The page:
Dig on Ruby 2.3

Amongst the additions to Ruby on the 2.3.0 release there's the dig method on objects of the type Hash, Array or Struct.

This method allows you to access deeply nested data on either of these data structures in a safe way.

For example, imagine you have a structure like the following one.

post = {  
  text: 'string',

  user: {
    name: 'string'
  }
}

Now, if you want to access the name of the user who created the post, you may do something like:

name = post[:user][:name]  

This is all good if you're sure that a post always has a key named user pointing to a hash. But if there's a possible scenario where you may get nil as the user, this will crash. So, you might write something like:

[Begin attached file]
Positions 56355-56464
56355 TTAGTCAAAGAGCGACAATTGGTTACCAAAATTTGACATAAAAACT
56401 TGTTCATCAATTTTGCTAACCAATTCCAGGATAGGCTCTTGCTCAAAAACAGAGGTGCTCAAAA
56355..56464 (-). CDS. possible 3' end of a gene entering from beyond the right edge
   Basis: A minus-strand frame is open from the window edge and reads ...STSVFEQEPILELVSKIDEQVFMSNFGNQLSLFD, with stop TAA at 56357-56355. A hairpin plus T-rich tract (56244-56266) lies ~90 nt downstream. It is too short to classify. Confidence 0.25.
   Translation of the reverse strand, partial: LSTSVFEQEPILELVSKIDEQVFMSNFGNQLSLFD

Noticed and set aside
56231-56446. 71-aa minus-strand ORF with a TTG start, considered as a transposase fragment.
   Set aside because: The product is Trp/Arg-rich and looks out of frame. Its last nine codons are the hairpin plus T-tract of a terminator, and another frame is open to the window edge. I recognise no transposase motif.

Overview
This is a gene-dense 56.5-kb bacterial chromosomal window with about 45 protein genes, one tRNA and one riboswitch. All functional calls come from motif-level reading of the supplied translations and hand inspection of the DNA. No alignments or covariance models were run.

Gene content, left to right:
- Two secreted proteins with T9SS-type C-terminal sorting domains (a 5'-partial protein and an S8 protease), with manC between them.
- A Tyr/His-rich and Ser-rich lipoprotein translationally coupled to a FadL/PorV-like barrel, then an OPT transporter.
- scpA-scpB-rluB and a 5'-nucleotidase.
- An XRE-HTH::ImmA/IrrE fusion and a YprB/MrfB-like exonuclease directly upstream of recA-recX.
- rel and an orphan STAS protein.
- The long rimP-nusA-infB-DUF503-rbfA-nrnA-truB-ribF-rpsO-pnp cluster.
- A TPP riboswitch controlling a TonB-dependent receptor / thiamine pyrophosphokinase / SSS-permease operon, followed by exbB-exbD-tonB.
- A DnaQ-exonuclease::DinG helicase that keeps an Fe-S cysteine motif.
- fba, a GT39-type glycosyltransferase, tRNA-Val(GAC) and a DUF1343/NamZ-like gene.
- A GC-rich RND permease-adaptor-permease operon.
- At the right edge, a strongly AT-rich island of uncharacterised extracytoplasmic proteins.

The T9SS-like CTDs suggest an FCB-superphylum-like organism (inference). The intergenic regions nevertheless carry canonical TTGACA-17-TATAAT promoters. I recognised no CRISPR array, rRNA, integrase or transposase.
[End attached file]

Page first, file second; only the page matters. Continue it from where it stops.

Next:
name = post[:user][:name] if post[:user]

# or

name = post[:user] && post[:name][:user]  

This works but it could look a lot nicer. Using dig this code code be rewritten as:

name = post.dig :user, :name  

Dig works by navigating through the data structures that result from fetching each key starting at the original object. And the best part is that it stops when it finds a nil value, making it a very handy tool to have under your sleeve.

You can also use it with more complex data. Lets say you have something like the following.

Tag = Struct.new(:name)

post = {  
  text: 'string',

  user: { 
    name: 'string'
  },

  tags: [Tag.new('Ruby'), Tag.new('Postgres')]
}

If you want to access the name of the first tag in the post, you can just do:

post.dig :tags, 0, :name  

Pretty cool!

If you want to have a deeper look into how this is implemented behind the scenes, this is a good place to start.